IF I can figure out a way to keep my number without destroying the plan, I would probably try to go for a best offer type thing.
Just wanted to throw something out there. What would you people say is the best way to describe this plan?
I've seen a lot of "no restrictions, full tethering, absolutely unlimited data" descriptions - some people even compare it to the Fido unlimited GPRS data plan.
However, correct me if I'm wrong but this is basically an unlimited mobile browser plan. Not to say it isn't good - of course it is, and it currently doesn't block any ports/throttle/so on - but comparing it to the Fido plan is a bit of a stretch, yes? Tethering would be blocked if your phone requested permission from the carrier, and it wouldn't be impossible to think that one day the plan could be throttled/restricted in some way as it was always meant to be a mobile browser plan. I've also heard the "abuse threshhold" is around 15 GBs.
Am I understanding this correctly?
That's pretty accurate. It's clearly intended to be an on-handset option for light usage with consumption in the tens or perhaps hundreds of megabytes. The fact that they only disabled some specific tethering protocol and do no other monitoring other than for the highest consumption points to the fact that they simply aren't spending the money on accounting. Frankly, that's probably the way to go for them.
I would expect that "abuse threshold" to come down if many of us started consuming multiple monthly gigabytes of consumption with this option. The Fido option is obviously a premium one at $50/month, so Fido hasn't seen fit to unilaterally terminate service for those few who use it liberally, even with 100+ GB/month.
In both the PC Mobility and Fido cases, it's clear that providing data is nowhere near as expensive as the providers make it out to be. Current marketplace data caps are more about what prices the market will bear than about total monthly consumption. If prices were in line with network operator costs, we'd be charged based on time of day or on expense of protocols (with some apps frequently "calling home" and disrupting the network).
The word 'Pentaband' means '5 Bands', from the Greek word 'pente' meaning '5'. For a phone to be pentaband it has to support 5 bands. If the phone has AWS support, it doesn't automatically mean that it is pentaband. The reason Wind and Mobilicity users like pentaband phones is because the reverse is true. We're not the only ones who like pentaband phones though, so please stop referring to phones that work on Wind and Mobilicity as pentaband. It causes unnecessary cofusion.
OK. I've decided to sell my sim with the 0.25/day UMB. I'll live with losing my current number.
Now my problem is figuring out what a fair price is. I've seen some prices but they seem ridiculous. I can't believe that somebody would pay $1000 for this plan! At the same time, I don't want to get less than I should for it. Anyone care to give me a reasonable price for one of these?
But, and this is a heavy but, I've never been in a position of having such a coveted plan, and I suppose simple supply and demands economics might win out. With that in mind I'd say get the most you can for your plan to compensate losing your number, afterall you're selling it not donating it.
One more point I wanted to emphasize, this is UMB with a loophole, not unlimited data. Maybe I'm being picky, but I do think it's fair for people to realize that while it might be unlikely, their usage could be filtered/restricted at any time.
The fairest price for a nonessential item is whatever the market will bear. As long as you don't try to misrepresent what's on offer, feel free to ask whatever you like. If you can't sell it after a month, your price is too high or it's not advertised well enough.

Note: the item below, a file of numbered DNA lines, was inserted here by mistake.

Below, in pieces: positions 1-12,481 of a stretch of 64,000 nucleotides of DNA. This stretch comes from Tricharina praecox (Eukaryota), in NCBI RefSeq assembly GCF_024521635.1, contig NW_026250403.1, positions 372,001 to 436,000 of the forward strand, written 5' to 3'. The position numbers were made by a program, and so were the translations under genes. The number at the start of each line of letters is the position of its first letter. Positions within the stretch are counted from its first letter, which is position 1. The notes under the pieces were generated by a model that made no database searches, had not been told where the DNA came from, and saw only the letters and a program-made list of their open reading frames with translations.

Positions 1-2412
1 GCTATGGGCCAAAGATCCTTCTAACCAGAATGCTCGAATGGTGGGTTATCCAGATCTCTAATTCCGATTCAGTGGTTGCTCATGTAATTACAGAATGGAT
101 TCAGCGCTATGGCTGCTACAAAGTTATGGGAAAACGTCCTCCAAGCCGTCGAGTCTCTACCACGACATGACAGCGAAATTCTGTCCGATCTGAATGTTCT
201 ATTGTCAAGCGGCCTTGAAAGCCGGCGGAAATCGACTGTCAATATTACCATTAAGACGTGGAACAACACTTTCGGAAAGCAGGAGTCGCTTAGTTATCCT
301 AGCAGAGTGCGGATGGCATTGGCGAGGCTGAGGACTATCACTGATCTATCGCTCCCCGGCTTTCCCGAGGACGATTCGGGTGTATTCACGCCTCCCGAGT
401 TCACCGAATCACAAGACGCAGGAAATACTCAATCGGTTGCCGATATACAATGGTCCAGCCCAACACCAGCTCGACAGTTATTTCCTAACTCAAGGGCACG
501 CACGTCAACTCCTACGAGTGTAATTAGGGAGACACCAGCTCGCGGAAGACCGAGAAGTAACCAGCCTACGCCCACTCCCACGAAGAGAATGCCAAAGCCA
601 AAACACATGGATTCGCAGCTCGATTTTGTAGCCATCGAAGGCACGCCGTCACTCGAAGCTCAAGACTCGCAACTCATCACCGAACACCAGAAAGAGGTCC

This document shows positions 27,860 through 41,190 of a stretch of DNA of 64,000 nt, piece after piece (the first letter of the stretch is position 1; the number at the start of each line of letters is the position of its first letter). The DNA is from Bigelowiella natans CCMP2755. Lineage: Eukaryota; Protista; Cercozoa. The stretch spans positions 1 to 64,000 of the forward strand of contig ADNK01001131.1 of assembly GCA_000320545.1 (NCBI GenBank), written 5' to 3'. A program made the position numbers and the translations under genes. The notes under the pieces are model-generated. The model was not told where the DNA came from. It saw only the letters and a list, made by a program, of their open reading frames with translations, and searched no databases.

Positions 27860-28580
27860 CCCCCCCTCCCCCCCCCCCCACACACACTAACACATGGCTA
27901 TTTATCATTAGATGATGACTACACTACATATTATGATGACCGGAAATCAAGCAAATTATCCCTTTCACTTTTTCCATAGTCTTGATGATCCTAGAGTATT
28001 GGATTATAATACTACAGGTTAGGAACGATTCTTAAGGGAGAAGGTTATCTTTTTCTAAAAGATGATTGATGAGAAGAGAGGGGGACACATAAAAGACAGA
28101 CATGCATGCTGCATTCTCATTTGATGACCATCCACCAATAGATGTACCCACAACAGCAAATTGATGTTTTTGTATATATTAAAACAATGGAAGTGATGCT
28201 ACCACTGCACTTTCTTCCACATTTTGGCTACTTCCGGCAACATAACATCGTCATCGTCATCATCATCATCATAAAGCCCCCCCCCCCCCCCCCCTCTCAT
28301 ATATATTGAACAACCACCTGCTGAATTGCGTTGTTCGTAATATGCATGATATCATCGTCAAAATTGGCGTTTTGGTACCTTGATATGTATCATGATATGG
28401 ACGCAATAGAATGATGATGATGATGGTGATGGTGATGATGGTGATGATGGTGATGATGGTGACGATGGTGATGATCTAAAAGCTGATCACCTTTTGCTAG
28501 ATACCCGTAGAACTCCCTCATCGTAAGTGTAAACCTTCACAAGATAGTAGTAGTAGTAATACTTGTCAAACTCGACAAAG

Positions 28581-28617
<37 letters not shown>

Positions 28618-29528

I recently came to a different decision about my even more valuable Fido account with unlimited data. While it's been worth $1000+ PER YEAR to keep it, just for the once or twice a year when I needed to not worry about occasionally high consumption, ultimately keeping the number was worth more than any feasible sale price.
If you want to figure yourself a ballpark figure, think about what such a plan would cost with a high-limited account on a conventional carrier. It's likely going to be $30-50/month just for the data option. Given that it's been offered for years and grandfathered since it was removed from new plans, it's likely that a buyer can use it indefinitely, unless he's going to press his luck with 10+ GB/month. So, think about asking for AT LEAST two years' worth of usage at those normal carrier rates. Then you are into the $1000+ range.
My Sim is back up for sale in the 'plans' section on here.
I thought I had a buyer but it seems that I was being unreasonable by asking for payment by interac
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It still works for me btw and for the occasional use it gets it's great stuff.
I just wanted to comment the absolute threshold isn't 15GB but it could happen any time. NOTE: there are days it just flat out doesn't work though but that relates more to service in the area.
These are my speeds on PC with my new Nexus 7 3G. I think I'll keep it
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With the DC-HSPA+ device (T989D), and friend's S III, also with DC-HSPA+, we have tested it above 20Mbps down, and up is about same as before (regular HSPA+). Very nice indeed even no LTE for us.
Yes, definitely keeper, it is worth keeping even it is 1/10 of the speed now.
No longer on a leash by Fido
Unlocked iPhone 5, unlocked iPhone 4
Unlimited airtime, Unlimited CAN/US long distance, Unlimited SMS to CAN/US wireless numbers
2500 Call Forwarding minutes to CAN/US numbers
Google Voice for visual voice mail with message transcription, conditional greetings, unlimited messages (vs 35 message cap), remote retrieval from any PC or phone, no auto-purge after 10 days and most importantly no $7-$8 charge.